Electronics tech giant denies accusation after screenshots of employee venting fury on overtime request goes viral online
Published: Apr 05, 2023 05:52 PM
Beijing subway Photo: Li Hao/GT

Beijing subway Photo: Li Hao/GT

Screenshots of an employee from a Chinese state-owned electronics technology company scolding his supervisor went viral online since Tuesday, during which the employee vented anger over excessive hours and workload. The company later denied the employee belonged to the group.  

The case soon began trending on Chinese social media platforms as it once again resurfaced debate over the brutal "996" work culture with many netizens hoping that it could be a chance for employers to genuinely implement employee rights for time off. 

On Wednesday afternoon, China Electronics Technology Group Corporation (CETC), a state-owned electronics technology giant, said a man who scolded his supervisor over excessive overtime was in fact not an employee from the corporation, and the company involved also doesn't belong to CETC. 

CETC's response came after chatting history on WeChat of the employee, surnamed Chen, reportedly from the Chengdu branch of the CETC, began to circulate online since Tuesday. Chen's fury was triggered after his supervisor asked him, and another employee to work on Tomb-sweeping Day, or Qingming Festival, a designated holiday in China, which falls on Wednesday this year. 

The supervisor surnamed Dong said in the screenshot that the shift was available to "to sign up voluntarily," and saw no show of hands, he then tagged Chen and another in a group chat. 

Chen's anger did not stop at just refusing to work on the holiday. He went on to vent out his anger about working overtime in the company, scolding his supervisor of asking them "work at 8am until 11pm or even 1am next day." "Did I sign a work contract or an indenture of selling myself?" Chen was seen in the screenshot as saying.

After Chen's long speech full of anger, another colleague also stepped in and submitted their resignation. According to screenshots available online, a total of 23 employees from Chen's department resigned.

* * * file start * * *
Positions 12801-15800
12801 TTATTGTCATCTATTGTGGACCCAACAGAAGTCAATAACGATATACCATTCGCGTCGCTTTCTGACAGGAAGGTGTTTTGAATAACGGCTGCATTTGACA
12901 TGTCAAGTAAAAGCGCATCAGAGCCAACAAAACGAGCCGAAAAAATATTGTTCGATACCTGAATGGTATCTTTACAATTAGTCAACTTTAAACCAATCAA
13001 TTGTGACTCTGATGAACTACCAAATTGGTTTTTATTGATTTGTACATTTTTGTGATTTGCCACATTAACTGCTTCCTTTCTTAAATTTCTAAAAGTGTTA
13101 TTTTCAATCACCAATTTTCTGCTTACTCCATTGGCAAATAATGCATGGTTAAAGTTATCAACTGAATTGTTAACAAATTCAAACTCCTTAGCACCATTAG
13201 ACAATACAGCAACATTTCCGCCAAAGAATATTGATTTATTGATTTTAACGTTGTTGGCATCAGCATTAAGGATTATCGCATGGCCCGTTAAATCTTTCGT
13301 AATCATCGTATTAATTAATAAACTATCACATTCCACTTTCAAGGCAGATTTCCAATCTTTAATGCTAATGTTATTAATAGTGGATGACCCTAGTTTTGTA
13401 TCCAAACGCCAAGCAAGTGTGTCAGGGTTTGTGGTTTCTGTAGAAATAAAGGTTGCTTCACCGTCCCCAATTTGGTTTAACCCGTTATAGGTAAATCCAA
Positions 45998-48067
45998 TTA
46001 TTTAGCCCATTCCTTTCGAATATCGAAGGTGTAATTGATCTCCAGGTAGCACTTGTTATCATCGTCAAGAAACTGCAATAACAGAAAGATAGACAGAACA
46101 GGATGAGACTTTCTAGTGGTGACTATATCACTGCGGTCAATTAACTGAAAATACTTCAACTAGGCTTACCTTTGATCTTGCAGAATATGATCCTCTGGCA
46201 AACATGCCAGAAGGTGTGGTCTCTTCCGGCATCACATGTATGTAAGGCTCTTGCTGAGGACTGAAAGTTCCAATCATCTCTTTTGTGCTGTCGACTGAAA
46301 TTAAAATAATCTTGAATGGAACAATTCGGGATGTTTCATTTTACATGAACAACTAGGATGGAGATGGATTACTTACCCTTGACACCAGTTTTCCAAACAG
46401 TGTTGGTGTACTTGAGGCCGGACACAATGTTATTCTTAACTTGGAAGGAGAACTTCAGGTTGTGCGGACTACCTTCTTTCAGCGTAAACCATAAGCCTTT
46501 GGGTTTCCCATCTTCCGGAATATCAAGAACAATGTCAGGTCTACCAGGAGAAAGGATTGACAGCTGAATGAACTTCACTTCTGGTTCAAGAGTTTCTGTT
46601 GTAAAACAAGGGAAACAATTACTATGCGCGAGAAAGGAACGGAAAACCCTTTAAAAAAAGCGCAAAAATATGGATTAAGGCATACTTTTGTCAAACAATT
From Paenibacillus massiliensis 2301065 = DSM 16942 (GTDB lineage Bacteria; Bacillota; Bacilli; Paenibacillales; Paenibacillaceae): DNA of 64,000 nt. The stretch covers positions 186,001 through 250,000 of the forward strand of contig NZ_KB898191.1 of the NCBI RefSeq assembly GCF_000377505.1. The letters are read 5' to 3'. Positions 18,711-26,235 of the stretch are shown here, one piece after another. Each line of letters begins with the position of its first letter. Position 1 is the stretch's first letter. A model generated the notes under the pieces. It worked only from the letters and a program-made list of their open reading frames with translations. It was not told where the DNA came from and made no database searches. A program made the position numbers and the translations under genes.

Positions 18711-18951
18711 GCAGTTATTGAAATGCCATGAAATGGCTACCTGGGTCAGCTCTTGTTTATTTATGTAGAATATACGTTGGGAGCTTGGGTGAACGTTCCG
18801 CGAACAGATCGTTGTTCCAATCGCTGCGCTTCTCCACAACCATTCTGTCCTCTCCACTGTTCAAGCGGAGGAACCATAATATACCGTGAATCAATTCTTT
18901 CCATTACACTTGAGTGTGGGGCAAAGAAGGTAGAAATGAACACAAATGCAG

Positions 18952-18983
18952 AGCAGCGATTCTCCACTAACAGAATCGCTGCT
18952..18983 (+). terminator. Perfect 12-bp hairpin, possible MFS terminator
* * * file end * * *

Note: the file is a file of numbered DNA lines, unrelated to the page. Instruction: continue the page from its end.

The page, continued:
A spokesperson from the headquarters of CETC in Beijing told the Global Times on Wednesday that the company has verified the WeChat chatting history, found out that neither Chen, nor the company he worked at, belongs to the CETC. The corporation vowed to hold those spreading false information accountable. 

It was reported that Chen had already resigned from the company as of press time. After the exchange went viral online, workers' unions in both Chengdu and Sichuan, the province where Chengdu is located, intervened to investigate. Representatives from the Sichuan workers' union vowed to take measures protect workers'rights. 

The incident soon attracted public attention, and became the top search on China's Twitter-like platform Sina Weibo on Wednesday, with 140 million reads as of Wednesday afternoon. Netizens overwhelmingly supported Chen taking a stand against the "toxic work environment," and hailed Chen's words in the group chat really helped them "release our anger."

In an editorial from the Beijing Evening News, it said that for years, all industries are calling for letting employees really enjoy holidays, and oppose toxic working schedules such as brutal "996" work culture. Yet such phenomena have not changed. Chen has brought hope to netizens that this incident could be a chance for employers to really implement the rights for employees to enjoy vacations.